# Is it possible to put brackets round a Forest tree?

I want to create a tree using forest with large \llbracket and \rrbracket around it (semantic interpretation brackets). schemabox looks hopeful but doesn't seem to work.

How do I do this?

(Alternatively, is there another tree package I can use that can do this?)

\documentclass[a4paper]{article}
\usepackage{graphicx}
\usepackage{forest}
\begin{document}

% big open double-bracket here
\begin{forest}
[A tree]
\end{forest}
% big close double-bracket here

\end{document}

• Please help us to help you and add a minimal working example (MWE) that illustrates your problem. It will be much easier for us to reproduce your situation and find out what the issue is when we see compilable code, starting with \documentclass{...} and ending with \end{document}. – cfr Oct 6 '14 at 19:29
• Thanks, I didn't think a mwe would be applicable itfp. Added. – Joe Oct 6 '14 at 19:31

\documentclass[a4paper]{article}
\usepackage{graphicx}
\usepackage{forest,stmaryrd}
\begin{document}

$\left\llbracket \begin{forest} [A tree] \end{forest} \right\rrbracket$

\end{document}


A macro to do this, vertically centred:

\newcommand{\brr}[1]{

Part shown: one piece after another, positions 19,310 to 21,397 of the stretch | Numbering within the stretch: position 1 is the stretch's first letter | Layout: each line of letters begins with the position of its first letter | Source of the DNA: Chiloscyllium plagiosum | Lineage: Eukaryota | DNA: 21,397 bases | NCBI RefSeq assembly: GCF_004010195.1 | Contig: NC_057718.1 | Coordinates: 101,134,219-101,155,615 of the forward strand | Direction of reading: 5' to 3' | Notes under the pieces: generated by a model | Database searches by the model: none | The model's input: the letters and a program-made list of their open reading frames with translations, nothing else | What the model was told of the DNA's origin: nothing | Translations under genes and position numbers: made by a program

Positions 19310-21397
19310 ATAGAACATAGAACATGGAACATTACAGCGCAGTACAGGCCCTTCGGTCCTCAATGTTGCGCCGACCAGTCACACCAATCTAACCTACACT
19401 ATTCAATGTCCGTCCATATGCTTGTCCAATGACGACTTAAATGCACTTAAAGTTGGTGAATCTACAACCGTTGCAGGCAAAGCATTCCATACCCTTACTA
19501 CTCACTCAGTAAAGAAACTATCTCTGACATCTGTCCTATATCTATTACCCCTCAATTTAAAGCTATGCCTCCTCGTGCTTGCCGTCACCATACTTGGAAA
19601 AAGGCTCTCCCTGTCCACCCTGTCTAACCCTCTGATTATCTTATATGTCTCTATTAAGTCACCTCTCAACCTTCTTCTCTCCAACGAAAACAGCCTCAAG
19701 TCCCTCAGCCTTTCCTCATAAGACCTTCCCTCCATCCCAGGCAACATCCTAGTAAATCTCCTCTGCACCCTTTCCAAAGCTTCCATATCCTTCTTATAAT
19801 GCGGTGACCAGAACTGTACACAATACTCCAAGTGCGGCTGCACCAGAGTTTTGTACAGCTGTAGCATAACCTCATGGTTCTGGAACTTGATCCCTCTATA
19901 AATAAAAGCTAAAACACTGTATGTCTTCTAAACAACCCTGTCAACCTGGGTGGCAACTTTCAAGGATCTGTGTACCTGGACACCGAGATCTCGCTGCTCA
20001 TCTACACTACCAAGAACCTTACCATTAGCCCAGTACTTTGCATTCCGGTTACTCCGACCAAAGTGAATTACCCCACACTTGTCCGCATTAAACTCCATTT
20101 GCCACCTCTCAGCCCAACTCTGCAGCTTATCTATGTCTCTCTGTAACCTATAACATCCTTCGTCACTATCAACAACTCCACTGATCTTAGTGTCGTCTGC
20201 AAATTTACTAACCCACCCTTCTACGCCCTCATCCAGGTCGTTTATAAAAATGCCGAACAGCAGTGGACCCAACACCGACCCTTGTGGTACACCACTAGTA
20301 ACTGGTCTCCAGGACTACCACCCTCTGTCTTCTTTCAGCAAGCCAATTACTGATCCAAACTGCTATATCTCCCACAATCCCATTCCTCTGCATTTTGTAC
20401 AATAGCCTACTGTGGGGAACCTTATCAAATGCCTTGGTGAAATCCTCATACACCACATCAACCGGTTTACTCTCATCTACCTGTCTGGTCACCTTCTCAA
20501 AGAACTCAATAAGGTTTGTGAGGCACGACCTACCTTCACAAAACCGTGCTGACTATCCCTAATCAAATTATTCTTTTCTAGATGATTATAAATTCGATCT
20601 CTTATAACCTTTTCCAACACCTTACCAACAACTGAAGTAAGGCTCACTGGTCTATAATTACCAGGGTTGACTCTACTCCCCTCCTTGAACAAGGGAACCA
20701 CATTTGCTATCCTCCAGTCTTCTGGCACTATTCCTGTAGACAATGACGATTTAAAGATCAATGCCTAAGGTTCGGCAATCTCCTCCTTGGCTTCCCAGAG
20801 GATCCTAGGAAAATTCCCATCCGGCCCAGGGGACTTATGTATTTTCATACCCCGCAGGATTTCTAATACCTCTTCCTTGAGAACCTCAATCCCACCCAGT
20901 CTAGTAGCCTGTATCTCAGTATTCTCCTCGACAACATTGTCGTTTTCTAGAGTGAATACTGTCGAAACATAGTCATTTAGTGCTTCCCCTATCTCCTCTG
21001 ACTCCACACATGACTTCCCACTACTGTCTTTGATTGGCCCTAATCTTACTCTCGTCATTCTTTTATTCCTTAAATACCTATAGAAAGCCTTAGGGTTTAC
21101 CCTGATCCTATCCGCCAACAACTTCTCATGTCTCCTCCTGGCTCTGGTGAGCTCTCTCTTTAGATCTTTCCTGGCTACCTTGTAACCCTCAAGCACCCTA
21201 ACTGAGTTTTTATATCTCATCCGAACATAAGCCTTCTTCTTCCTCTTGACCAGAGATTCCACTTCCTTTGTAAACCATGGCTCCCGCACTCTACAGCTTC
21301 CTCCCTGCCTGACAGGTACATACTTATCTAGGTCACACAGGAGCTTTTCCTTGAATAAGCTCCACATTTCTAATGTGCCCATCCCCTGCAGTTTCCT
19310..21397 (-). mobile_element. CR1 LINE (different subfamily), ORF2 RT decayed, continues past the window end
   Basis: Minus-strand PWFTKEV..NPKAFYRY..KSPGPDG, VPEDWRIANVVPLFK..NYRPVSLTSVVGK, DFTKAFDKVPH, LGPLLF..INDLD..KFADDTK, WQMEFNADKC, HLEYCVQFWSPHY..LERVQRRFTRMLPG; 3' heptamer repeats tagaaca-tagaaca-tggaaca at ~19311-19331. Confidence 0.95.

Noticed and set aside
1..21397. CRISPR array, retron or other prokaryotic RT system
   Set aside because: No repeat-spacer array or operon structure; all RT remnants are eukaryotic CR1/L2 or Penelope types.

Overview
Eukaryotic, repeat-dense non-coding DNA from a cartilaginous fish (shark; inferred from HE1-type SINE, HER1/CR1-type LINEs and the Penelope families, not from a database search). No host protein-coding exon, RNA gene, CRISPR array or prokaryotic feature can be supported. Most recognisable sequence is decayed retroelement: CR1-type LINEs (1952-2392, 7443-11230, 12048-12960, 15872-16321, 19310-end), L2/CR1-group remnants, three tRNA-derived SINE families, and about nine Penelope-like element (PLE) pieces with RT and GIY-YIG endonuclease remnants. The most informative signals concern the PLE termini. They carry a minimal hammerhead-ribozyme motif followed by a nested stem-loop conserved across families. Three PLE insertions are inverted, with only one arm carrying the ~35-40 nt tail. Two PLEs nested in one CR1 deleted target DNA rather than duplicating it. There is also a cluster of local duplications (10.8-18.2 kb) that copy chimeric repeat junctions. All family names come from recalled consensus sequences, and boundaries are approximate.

\left\llbracket\raisebox{-.5\height}{ #1 }
\right\rrbracket}


Use:

$$\brr{\begin{forest}[X]\end{forest}}$$

• Wouldn't a bracketedforest environment be useful? – egreg Oct 6 '14 at 20:36
• I'm actually using this in an equation and the brackets extend a bit far down. It looks like there's a margin at the bottom of the tree. Any ideas? – Joe Oct 6 '14 at 20:39
• @Joe tex delimiters always stretch same amount up and down so if teh box with the forest isn't vertically centred it will do that, you can always use \left(\raisebox{-.5\height}{\begin{forest}... or whatever vertical adjustment makes the brackets come out right – David Carlisle Oct 6 '14 at 20:55
• I turned both your pieces of advice into a macro and updated your answer, hope you don't mind! – Joe Oct 7 '14 at 9:10
• Can't you avoid the \raisebox by using the baseline tikz option? – Bordaigorl Oct 7 '14 at 10:09

Since forest uses tikz you could simply do the drawing in tikz:

## Code:

\documentclass[a4paper]{article}
\usepackage{graphicx}
\usepackage{forest}

\newcommand{\StubSize}{0.5em}%
\newcommand{\BraceForest}[1][]{%
\begin{scope}[overlay]
\coordinate (Left Start)  at ($(current bounding box.south west)+(\StubSize,0ex)$);
\coordinate (Left End)    at ($(current bounding box.north west)+(\StubSize,0ex)$);
\coordinate (Right Start) at ($(current bounding box.south east)-(\StubSize,0ex)$);
\coordinate (Right End)   at ($(current bounding box.north east)-(\StubSize,0ex)$);
\draw [#1] (Left Start)
-- (current bounding box.south west)
-- (current bounding box.north west)
-- (Left End);
\draw [#1] (Right Start)
-- (current bounding box.south east)
-- (current bounding box.north east)
-- (Right End);
\end{scope}
}

\begin{document}

\begin{forest}
[A tree]
\BraceForest[red,ultra thick]%
\end{forest}

\end{document}

• Thanks very much. I think David Carlisle's answer looks a bit more canonical though! This may come in handy if the brackets get out of hand... – Joe Oct 6 '14 at 21:38